"The original has pockets... if it's not too much trouble, I'd like at least one pocket," she said. And "You don't have to replace the linings on the smaller side pockets, if you don't want. They're not torn..."
It's funny: if someone has a list of requirements, I meet them, but if someone gives me a bare minimum and tells me that they're fine with "just" that, I always want to exceed their expectations. I want them to be pleasantly surprised.
Meanwhile, she is loved by an English soldier. Things get tragic. Honestly, I didn't find it all that interesting, despite it having such dramatic elements. Despite all the politics, love triangles, and bloodshed, the part I remember best was the rather odd garment worn by the young lady to a ball... a flat-chested boxy bodice with large skirt poofing out from the hips. I thought it was very unflattering.
So, as promised on August 21st, here I begin the chronicle of my Ahsoka Tano cosplay commission! Though it's all done now, I wrote this project diary while working on it, so expect present tense throughout.
Ahsoka Tano is a Star Wars character in the movie The Clones Wars and in the animated TV series. She is a figure in Anakin Skywalker's younger years: he mentors her when she's a young Padawan, before he becomes Darth Vader. My client C. wishes to dress as her for the Rose City Comic Con. This requires, at minimum, a costume including a dress, belt, and gaiters. Other accessories are the gray tights, armbands and gloves, headdress/hair, et cetera. Our time is short (what with work and all, I only have five full days to work on it between the start of the project on August 20th and the due date of September 8th), so the priority is dress/belt/gaiters. In a pinch, C. can improvise the rest.
Here's an update on my salmon striped dress, an early experiment in pattern drafting and an entirely hand-sewn dress. Previously, I had bemoaned my failure to get the neckline right on this pattern; the pull of my bra straps in the strap-catchers and the movement of my arms in the armscyes always drew the neckline in, and that created awkward bunching which I would have to fix by tugging the shoulders outward. Part of the problem was the wide neckline which made the shoulder straps sit too close to the joint of my arm, and part of the problem was that I didn't interface or otherwise stabilize the neckline while sewing it, so it "grew".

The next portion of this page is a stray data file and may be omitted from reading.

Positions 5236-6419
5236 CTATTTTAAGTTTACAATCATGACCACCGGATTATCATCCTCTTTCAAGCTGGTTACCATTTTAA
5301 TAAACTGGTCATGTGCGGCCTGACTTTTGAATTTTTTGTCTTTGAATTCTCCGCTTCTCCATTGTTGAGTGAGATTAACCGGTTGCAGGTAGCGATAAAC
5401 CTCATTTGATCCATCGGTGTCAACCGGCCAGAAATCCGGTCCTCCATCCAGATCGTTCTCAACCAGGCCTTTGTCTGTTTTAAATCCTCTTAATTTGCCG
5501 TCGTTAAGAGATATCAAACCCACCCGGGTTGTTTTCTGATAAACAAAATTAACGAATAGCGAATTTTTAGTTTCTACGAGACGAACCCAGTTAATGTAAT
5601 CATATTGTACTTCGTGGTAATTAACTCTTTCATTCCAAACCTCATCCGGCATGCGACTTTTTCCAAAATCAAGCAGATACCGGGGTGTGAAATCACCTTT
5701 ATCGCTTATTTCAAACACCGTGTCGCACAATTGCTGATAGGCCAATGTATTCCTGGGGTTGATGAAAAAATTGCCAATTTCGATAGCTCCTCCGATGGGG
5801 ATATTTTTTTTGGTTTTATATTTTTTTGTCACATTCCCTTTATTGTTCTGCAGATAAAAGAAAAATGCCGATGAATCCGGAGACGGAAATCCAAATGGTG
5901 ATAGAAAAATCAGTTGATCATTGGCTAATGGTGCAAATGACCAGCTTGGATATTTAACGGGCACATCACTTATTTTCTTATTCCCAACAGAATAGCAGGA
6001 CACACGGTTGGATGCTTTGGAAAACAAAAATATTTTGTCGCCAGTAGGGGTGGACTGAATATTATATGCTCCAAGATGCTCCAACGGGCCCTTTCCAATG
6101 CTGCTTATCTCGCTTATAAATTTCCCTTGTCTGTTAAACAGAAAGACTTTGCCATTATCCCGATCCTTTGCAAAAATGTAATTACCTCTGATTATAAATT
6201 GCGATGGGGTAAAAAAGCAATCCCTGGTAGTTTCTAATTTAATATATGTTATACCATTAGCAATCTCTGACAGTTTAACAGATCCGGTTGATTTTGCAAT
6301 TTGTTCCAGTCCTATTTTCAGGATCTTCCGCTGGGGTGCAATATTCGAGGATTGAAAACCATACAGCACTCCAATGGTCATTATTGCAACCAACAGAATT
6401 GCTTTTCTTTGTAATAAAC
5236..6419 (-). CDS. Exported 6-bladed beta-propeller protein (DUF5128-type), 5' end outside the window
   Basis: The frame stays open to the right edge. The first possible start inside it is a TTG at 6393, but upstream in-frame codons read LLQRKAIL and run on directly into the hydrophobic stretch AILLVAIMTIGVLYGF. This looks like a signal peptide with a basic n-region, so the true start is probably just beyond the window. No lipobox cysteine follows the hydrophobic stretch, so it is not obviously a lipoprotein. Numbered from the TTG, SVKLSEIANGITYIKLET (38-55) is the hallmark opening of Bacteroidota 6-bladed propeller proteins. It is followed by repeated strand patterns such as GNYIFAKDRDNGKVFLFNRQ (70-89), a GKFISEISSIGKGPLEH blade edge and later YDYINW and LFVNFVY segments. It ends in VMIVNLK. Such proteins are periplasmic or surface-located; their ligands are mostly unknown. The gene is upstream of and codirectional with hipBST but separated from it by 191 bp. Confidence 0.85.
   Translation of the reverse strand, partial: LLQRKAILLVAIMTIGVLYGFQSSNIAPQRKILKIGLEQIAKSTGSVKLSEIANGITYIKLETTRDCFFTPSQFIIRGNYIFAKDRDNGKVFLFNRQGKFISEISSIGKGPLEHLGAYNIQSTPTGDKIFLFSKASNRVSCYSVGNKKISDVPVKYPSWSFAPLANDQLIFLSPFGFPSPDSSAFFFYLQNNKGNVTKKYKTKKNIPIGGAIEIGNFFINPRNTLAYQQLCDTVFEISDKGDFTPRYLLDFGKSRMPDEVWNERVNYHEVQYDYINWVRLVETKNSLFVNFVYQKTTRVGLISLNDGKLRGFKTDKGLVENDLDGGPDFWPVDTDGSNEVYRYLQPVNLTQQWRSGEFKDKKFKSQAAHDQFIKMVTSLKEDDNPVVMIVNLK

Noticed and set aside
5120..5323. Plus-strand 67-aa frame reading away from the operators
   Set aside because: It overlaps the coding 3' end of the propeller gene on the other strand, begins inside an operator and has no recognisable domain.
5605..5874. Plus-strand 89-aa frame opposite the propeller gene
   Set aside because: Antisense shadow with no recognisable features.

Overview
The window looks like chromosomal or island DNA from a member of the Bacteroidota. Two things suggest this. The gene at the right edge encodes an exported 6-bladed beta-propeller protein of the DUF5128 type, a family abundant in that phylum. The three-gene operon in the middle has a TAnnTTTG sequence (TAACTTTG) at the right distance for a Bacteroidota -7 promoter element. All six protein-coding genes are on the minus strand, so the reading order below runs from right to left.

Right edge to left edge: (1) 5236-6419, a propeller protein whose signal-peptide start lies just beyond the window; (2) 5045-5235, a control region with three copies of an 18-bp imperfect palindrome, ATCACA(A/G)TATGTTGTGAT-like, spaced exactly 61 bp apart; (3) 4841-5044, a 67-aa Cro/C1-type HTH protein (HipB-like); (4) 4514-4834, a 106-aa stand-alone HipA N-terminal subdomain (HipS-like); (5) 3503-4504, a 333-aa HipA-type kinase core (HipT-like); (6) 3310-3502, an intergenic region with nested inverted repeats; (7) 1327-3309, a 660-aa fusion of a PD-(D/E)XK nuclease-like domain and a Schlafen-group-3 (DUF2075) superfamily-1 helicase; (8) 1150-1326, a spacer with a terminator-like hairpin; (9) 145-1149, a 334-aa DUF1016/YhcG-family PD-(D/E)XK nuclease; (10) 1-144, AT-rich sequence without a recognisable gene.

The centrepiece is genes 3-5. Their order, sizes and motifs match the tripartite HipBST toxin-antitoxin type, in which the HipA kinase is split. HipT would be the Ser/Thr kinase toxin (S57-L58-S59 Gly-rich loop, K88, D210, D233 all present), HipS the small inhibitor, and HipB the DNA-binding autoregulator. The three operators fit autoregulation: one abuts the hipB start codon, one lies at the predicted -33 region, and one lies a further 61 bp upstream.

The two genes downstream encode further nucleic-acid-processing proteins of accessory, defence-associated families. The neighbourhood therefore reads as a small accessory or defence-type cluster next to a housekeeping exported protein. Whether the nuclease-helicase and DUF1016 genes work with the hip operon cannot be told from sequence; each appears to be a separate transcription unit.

Recently, I realized that this dress was languishing unworn in my closet, even though I like it and always get compliments when I wear it. So I fiddled with the neck and pinned out the excess into two outward-facing pleats that mimic the other pleats and darts. I hand-sewed these pleats down, and the dress finally works!
I also finally got pictures of myself wearing it (many thanks to a random and confused tourist whom I press-ganged into doing the job), so I can analyze the pattern a little more. (I should subtitle this post "Finally!")
Passing the Scottish Country Shop one day, I went in to see if I could examine a Glengarry cap in person. Alas, I didn't have much time before they closed, but based on what I saw there, I have made some alterations to my pattern. For instance, it's clear from the tartan caps like this that the base of the pattern is not a straight line, but a curve. If you turned the cap so that grain and cross-grain are a plus sign (look at the plaid), the back of the hat is hanging down. Another thing which is clear when I contrast my finished hat with the picture at the top of the post is that I should not have sewn around the curve at the bottom of the hat... the authentic hat is not sewn around the curve, so the curved edges flair open around the head when worn, and fold neatly when not worn. Here's a little sketch of the revised shapes:
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